For each series, the chairman kept a running total of how many games each team had won and in the last show he announced which team had won the series.

Broadcast informationEdit

From its inception in 1964, Many a Slip was broadcast on the BBC Light Programme, with the programme repeated the same week on the BBC Home Service. In July 1969, this changed, with the original broadcast now on BBC Radio 4 and the repeats on BBC Radio 2. Radio 2 stopped broadcasting the weekly repeats in 1970.

The BBC's archive digital radio station, BBC Radio 4 Extra, occasionally broadcasts repeats of the show.

The show was played on Saturday nights on RNZ National (then known as National Radio) in New Zealand in the 1980s.

Other versions and connections to other showsEdit

In the mid-1960s, Many a Slip was tried out on television for one series. Peter Haigh took over as chairman and Steve Race's contribution was replaced by a spot the mistakes in the picture round, but it was deemed too static for TV.[citation needed]

Personnel from Many a Slip took part in two special editions of Brain of Britain in which they were pitted against the current year's Brain of Brains. The first, in 1970, featured Eleanor Summerfield, Richard Murdoch and Roy Plomley and was chaired by Franklin Engelmann.[3] The second, in 1976, featured Eleanor Summerfield, David Nixon, Tim Rice and Gillian Reynolds and was chaired by Robert Robinson.[4]

In the first series of Just a Minute after Kenneth Williams died in 1988, for a double recording at the Paris Studio in Lower Regent Street (the home of many Many a Slip recordings), Many a Slip one-time team-mates Richard Murdoch and Lance Percival were reunited to do battle against Clement Freud and Wendy Richard in another of Ian Messiter's panel games. Richard Murdoch remained a regular guest on Just a Minute until he died in 1990.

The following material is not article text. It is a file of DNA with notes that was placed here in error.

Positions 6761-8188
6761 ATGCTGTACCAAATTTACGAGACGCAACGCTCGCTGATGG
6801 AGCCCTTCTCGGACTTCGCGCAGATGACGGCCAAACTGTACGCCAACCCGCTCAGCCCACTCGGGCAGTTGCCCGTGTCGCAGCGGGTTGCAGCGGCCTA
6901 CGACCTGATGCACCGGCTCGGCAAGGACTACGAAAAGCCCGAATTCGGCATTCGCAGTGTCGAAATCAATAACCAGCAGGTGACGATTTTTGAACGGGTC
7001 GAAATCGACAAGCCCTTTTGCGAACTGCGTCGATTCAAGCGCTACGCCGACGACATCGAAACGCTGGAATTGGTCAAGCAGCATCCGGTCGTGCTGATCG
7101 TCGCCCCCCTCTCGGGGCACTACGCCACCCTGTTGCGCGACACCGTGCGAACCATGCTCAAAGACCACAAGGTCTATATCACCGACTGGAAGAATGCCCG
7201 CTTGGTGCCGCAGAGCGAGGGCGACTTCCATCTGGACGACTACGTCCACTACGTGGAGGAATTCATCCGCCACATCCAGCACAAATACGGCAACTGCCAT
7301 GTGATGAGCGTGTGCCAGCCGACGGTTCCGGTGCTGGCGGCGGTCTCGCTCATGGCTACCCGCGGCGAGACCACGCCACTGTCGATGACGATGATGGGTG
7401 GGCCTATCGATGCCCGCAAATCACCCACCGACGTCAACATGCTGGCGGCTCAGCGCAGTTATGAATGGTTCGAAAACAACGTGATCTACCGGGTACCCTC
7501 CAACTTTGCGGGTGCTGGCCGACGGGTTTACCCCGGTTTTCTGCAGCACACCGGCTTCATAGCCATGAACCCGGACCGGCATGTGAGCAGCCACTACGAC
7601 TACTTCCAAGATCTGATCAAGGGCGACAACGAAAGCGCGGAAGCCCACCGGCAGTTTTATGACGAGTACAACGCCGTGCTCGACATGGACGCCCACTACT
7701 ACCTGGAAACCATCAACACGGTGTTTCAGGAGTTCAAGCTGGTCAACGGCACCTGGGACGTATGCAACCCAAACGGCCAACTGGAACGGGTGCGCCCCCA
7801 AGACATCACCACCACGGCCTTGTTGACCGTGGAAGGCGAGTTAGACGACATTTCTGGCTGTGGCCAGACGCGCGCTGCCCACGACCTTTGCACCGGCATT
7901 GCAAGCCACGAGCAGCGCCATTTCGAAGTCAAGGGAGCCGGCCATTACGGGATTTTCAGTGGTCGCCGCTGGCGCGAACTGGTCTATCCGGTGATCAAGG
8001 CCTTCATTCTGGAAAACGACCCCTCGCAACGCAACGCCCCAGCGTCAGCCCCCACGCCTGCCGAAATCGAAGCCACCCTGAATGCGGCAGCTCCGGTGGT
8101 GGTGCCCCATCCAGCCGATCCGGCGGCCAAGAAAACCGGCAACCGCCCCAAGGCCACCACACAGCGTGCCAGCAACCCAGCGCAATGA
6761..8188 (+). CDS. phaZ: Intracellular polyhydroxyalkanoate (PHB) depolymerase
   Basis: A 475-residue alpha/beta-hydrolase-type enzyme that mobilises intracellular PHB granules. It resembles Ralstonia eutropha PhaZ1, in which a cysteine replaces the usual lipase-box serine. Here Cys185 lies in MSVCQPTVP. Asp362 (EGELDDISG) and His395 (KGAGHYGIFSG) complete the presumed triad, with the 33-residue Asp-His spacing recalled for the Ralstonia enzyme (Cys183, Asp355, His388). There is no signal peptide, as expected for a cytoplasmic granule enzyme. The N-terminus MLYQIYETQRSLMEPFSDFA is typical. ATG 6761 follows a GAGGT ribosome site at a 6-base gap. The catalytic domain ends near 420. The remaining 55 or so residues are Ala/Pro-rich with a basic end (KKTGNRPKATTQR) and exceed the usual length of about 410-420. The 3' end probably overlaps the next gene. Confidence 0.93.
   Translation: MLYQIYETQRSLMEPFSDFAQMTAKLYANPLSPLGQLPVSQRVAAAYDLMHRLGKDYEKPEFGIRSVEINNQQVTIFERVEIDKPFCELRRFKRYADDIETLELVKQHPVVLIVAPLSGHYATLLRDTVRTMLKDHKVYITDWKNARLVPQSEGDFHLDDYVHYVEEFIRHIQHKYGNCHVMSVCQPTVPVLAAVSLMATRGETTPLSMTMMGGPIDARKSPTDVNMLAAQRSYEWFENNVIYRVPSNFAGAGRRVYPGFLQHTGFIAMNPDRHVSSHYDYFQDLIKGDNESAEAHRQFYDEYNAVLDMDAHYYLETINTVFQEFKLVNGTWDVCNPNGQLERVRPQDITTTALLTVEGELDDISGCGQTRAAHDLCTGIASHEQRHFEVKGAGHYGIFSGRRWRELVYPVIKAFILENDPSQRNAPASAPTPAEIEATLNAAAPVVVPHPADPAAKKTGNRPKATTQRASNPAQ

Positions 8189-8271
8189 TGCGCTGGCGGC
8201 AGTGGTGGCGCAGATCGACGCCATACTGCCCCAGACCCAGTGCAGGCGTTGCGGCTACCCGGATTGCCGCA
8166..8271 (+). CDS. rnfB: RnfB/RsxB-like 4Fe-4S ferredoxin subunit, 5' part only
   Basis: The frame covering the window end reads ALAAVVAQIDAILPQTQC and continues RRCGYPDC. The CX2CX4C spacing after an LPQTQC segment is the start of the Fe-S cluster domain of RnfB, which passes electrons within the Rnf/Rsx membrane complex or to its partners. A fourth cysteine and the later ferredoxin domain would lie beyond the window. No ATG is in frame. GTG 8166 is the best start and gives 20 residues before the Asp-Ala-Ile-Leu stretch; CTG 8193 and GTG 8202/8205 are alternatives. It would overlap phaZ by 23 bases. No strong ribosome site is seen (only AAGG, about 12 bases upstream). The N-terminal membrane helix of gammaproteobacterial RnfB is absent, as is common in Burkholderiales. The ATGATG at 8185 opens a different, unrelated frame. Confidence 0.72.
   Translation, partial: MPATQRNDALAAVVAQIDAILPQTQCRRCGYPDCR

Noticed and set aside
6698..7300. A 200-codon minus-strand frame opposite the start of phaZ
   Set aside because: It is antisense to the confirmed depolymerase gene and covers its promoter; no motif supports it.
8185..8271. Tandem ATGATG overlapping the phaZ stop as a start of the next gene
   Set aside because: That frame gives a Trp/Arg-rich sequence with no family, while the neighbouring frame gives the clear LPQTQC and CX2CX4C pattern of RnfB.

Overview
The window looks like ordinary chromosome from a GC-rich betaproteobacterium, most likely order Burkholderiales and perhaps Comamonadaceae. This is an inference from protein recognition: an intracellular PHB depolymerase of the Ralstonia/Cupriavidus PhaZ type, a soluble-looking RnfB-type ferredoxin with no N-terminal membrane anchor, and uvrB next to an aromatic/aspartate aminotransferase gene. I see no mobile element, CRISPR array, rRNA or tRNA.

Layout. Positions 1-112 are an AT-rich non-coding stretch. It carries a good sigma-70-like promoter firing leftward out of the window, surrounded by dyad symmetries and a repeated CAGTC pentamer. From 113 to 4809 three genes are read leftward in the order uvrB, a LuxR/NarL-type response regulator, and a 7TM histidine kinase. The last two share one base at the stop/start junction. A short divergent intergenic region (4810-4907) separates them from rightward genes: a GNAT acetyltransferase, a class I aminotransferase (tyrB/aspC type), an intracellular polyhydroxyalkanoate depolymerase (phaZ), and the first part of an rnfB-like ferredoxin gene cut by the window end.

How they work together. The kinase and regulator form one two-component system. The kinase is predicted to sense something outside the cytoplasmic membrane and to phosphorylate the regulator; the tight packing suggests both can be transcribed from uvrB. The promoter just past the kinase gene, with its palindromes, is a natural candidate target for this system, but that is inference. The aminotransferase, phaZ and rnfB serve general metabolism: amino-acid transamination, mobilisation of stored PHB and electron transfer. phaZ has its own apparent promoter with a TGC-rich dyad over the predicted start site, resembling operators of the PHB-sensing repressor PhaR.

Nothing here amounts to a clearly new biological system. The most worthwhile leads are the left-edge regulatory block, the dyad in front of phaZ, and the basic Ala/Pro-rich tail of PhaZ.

In the late 1990s, the BBC recorded a pilot of Many a Slip at the Radio Theatre in Broadcasting House. The show's new host was one-time fill-in panellist Graeme Garden. The teams were Helen Lederer and Lorelei King versus Miles Kington and David Stafford. The show had a new musical mistakes man[specify] at the piano.

Theme musicEdit

The theme music for the series was composed by John Baker at the BBC Radiophonic Workshop.

ReferencesEdit

  1. ^ "Many a Slip". Radio Times. Vol. 162, no. 2105 (London ed.). BBC Publications. 12 March 1964. p. 35. Retrieved 17 February 2020.
  2. ^ "Many a Slip". Radio Times. Vol. 225, no. 2925 (London ed.). BBC Magazines. 29 November 1979. p. 63. Retrieved 17 February 2020.
  3. ^ "Brain of Britain". Radio Times. Vol. 188, no. 2435 (London & South East ed.). BBC Magazines. 9 July 1970. p. 21. Retrieved 17 February 2020.
  4. ^ "Brain of Britain meets Many a Slip". Radio Times. Vol. 214, no. 2771 (London ed.). BBC Magazines. 16 December 1976. p. 57. Retrieved 17 February 2020.